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Hyperemia.

Synonym.—Congestion of the Liver.

Definition.—An excess of blood in the liver; this disease is usually of short duration.

Etiology.—The physiological hyperemia that occurs during digestion should hardly be considered in this connection, except in high livers, who habitually overeat and overdrink, in which case it frequently leads to functional derangement, and, in case of too free indulgence of alcohol, may lead to structural changes. It may occur as a result of certain infectious fevers, especially dysentery, malaria, yellow fever, enteric fever, and Weil's disease. It has followed suppressed menstruation.

Symptoms.—The symptoms are not very characteristic, usually those of gastro-intestinal catarrh. There is a sense of fullness in the right hypochondriac region, and sometimes tenderness on pressure. The tongue is coated; there is a bad taste in the mouth, with nausea, and sometimes vomiting. There is usually headache. The skin is of a brown or muddy color, and sometimes there is slight jaundice. Constipation is the rule, and the patient is irritable or despondent; dizziness and mental depression are common.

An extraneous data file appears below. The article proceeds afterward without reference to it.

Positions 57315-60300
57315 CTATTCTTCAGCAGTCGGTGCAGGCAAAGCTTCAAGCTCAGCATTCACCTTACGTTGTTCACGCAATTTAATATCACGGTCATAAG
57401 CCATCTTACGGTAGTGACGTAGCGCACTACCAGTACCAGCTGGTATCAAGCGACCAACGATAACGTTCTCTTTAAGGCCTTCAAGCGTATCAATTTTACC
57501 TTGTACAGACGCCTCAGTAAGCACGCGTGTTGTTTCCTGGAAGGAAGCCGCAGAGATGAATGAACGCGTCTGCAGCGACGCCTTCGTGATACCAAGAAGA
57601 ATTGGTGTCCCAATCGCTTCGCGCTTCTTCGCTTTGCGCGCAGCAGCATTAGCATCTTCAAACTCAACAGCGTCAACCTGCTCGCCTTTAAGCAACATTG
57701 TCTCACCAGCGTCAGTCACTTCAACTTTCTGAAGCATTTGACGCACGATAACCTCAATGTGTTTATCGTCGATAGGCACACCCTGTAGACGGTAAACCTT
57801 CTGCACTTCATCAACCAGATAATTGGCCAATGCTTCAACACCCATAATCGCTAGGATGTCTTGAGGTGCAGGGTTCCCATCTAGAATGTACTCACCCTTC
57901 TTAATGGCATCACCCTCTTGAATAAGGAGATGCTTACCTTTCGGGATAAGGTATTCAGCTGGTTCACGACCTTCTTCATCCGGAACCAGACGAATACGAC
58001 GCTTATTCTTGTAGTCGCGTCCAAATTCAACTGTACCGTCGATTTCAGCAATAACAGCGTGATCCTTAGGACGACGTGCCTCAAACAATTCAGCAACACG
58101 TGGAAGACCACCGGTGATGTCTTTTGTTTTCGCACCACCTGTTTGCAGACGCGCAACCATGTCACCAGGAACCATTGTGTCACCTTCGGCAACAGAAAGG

Diagnosis.—This can only be made after a careful study of the case.

Prognosis.—This is favorable; the condition is not dangerous, although it may pass into the passive form, and sometimes results in structural changes.

Treatment.—The diet must be light and nutritious. Rich and highly seasoned food must be prohibited, and alcohol positively forbidden. A milk diet is perhaps the best. The bowels should be kept open. Podophyllin is just as effective to-day as it was when used by the fathers, if the indications for its use, full tissues, full tongue, with dirty, moist coating, from base to tip, and a dirty, muddy complexion, and more or less headache are present. Of the second trituration, three grains every three hours will give good results, and, if the patient does not object to its harsh action, from a fourth to a half of a grain of podophyllin may be given. In place of this, the patient may visit some one of the many mineral springs, drinking freely of its waters.


The Eclectic Practice of Medicine, 1907, was written by Rolla L. Thomas, M. S., M. D.



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